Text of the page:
"Do you want to go out for dinner?" my friend asked.
It was a simple question, but one that carried a lot of weight. At the time, I was on an extremely tight budget, navigating life on a low income, and paying back my massive student loans.
"No, um, actually I'm busy," I muttered.
It was a lie, but I was too ashamed to say that I couldn't afford to go out to dinner.
As a millennial, it's easy to feel a lot of social pressure to go out and keep up with the latest trends -- and I'm not alone.
According to a 2013 study by the American Institute of CPAs and the Ad Council, 78 percent of millennials are influenced by their friends' financial habits.
But how can you navigate social pressure when you're on a tight budget? Here are five ways to make it easier.
1. Come up with a counter offer.
When I knew I couldn't afford a pricey dinner out, I wish I hadn't lied and said I was busy.
I've learned over time that the best strategy in this scenario is to come up with a counter offer. Using this method, you're still saying "yes" but offering a more frugal alternative.
For instance, using the example above, you could say, "That sounds fun, but how about you come to my place for dinner?" There are a variety of other budget-friendly counter offers you can suggest, such as going out for coffee, having a potluck, or going for a walk.
2. Initiate the invitation.
One of the hardest things to do is say "no" to your friends. So instead of feeling like you have to bail out of fun situations that may be out of your price range, you could try initiating the invitation. Doing so can give you more control over the situation and lets you set the terms.
Before you invite your friend, decide on an activity that works with your budget. Consider a low-cost coffee date, an art gallery opening or free community concerts. Even a picnic in the park with friends can be fun and relaxing. This way, you'll be proactive AND get to hang with friends on your terms.
3. Ignore FOMO and YOLO.
In today's ever-connected world, we get a front row seat to our friends' lives. But that's not always a good thing. One scroll through Facebook or Instagram can quickly lead to a bout of FOMO (fear of missing out). You might think, "that could be me on that scuba diving trip in the Bahamas" and feel like you're missing out on the fun.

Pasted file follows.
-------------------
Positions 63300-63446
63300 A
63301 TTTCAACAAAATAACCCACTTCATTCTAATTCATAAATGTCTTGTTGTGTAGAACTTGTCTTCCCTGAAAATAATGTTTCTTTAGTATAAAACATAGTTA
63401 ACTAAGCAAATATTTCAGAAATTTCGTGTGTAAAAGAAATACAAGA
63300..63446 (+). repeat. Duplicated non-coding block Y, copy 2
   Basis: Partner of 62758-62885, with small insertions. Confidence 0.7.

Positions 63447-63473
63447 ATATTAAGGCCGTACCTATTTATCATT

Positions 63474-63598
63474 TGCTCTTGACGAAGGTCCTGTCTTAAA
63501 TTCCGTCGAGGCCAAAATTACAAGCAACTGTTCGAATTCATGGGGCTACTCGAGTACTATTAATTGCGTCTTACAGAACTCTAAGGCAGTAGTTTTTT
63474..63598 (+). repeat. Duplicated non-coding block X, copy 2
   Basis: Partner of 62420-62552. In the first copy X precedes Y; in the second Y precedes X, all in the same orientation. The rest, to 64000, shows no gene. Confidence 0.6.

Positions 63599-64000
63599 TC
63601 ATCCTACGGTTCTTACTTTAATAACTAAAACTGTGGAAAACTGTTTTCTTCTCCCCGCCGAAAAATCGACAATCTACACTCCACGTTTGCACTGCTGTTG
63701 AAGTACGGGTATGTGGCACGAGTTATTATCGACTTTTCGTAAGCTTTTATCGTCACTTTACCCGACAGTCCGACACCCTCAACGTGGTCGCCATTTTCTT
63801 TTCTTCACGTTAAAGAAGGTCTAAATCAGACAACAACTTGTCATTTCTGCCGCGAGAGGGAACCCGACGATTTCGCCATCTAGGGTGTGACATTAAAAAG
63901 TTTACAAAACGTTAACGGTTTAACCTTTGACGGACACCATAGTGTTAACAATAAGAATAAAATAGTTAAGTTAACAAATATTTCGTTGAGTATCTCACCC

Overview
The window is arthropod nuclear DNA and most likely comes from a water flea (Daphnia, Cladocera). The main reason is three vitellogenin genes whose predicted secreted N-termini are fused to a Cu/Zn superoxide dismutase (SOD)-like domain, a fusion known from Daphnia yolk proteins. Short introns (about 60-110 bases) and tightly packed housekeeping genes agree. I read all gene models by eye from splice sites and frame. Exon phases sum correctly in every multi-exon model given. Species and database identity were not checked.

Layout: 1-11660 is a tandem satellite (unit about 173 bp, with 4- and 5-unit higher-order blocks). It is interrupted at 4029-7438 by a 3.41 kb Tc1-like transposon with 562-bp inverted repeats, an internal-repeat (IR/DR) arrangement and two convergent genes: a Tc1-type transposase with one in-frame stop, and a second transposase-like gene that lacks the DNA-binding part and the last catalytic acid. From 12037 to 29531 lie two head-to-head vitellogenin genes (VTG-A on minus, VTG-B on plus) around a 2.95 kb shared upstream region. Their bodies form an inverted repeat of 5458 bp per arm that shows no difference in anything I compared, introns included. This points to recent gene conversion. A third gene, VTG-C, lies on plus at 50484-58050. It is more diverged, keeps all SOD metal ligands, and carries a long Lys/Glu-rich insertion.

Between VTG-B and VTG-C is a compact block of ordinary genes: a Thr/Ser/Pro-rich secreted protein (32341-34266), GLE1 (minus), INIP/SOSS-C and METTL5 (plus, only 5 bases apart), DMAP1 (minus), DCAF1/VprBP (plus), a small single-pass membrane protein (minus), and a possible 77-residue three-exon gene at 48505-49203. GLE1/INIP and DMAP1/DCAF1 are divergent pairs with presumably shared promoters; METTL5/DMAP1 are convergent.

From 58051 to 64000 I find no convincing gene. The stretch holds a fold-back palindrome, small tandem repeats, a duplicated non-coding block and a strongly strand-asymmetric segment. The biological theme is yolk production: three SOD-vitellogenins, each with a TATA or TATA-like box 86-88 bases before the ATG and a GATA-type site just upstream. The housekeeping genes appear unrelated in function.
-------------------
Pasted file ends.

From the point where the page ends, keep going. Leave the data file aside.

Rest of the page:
FOMO can also lead to a YOLO-mentality (you only live once), where your budget goes out the window in the name of living life to the fullest now.
While it's normal to experience these things occasionally, it's key to ignore the pull of spending more in these situations. One way to combat the symptoms of FOMO and YOLO is by practicing gratitude for what you already have, not the things you think you're missing out on.
To start, make a list of things you are grateful for right now -- your health, your family, your apartment, a nice cup of coffee, a 5-minute break. There are no right or wrong answers.
In addition to practicing gratitude, you can give back to others in small ways -- a nice text, a handwritten note or a smile. If you have more time, consider volunteering with a local charitable organization such as a food bank. A 2010 UnitedHealthcare and VolunteerMatch survey found that 68 percent of respondents who'd volunteered in the past year felt physically healthier.
Giving back to others is proven to make us feel better, allowing us to focus on the good things and not on what we're missing out on.
4. Budget for it.
Even if you're on a tight budget, you can still budget for fun. Consider allotting a certain percentage of your income each month for fun activities and eating out.
Try saving one percent of your income and budget for fun activities like Netflix, happy hour, restaurants and more.
You can also invite your friends over for a living room dance party or bring-your-own-wine party. Ask your friends to each bring a bottle of wine under $10 -- it's a great way to enjoy conversation and try different wines without the cost of an expensive wine bar.
5. Look for the deals.
One way that I've been able to live on a low income, pay off debt and have fun is by always looking for deals. I try to make a game out of it: Never pay full price for anything. If you're planning on going out to eat or attending a concert or event, try checking online first for ways to save.
Groupon and LivingSocial are great deal sites for restaurants, while RetailMeNot, PoachIt and Shoptagr are good resources to get discounts on your online purchases. For big savings on concert tickets and theater productions, Goldstar is a good option.
Checking for deals online first can help you save your hard-earned money while allowing you to have fun on a budget.
Navigating the social pressures of adulthood while living on a tight budget can be tough. It feels like there are many competing priorities vying for your dollars. However, it's still possible to have fun with friends and enjoy going out without breaking the bank.
Do you have any tips you can add?
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